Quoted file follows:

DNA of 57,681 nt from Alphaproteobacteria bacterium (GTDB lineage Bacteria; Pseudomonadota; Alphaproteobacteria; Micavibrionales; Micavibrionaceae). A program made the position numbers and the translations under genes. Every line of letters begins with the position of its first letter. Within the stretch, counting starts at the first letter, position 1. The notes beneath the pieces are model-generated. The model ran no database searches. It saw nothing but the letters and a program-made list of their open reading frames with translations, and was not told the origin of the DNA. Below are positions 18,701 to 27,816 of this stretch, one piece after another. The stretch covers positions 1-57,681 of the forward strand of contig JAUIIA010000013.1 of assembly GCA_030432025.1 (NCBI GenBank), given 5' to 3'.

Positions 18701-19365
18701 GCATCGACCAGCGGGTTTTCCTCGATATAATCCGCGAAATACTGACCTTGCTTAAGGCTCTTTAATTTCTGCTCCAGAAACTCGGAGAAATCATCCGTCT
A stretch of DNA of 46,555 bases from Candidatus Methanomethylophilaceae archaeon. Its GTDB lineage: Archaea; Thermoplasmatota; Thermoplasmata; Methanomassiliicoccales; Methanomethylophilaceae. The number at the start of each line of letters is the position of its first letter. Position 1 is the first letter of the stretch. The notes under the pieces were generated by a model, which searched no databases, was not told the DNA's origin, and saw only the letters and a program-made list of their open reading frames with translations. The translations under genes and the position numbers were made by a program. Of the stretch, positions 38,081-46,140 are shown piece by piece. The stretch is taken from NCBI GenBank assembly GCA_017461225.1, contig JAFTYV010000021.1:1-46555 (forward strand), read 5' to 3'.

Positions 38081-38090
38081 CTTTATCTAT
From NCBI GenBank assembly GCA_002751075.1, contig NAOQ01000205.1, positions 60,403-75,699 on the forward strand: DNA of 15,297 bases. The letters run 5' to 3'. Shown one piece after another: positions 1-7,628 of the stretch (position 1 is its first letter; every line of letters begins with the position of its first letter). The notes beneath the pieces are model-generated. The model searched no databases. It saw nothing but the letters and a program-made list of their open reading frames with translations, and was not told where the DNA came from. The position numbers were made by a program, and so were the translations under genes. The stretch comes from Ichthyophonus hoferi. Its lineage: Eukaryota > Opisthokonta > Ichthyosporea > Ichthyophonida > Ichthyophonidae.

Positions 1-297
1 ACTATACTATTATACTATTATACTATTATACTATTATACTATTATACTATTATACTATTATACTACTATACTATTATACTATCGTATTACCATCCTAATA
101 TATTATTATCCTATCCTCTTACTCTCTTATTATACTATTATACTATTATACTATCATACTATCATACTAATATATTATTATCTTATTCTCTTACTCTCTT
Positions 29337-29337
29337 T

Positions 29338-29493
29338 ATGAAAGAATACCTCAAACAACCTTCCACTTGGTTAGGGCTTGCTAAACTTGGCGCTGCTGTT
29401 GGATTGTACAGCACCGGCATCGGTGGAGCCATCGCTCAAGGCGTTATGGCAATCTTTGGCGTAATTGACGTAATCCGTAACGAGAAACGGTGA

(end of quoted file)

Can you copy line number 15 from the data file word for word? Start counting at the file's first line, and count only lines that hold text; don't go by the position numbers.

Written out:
29401 GGATTGTACAGCACCGGCATCGGTGGAGCCATCGCTCAAGGCGTTATGGCAATCTTTGGCGTAATTGACGTAATCCGTAACGAGAAACGGTGA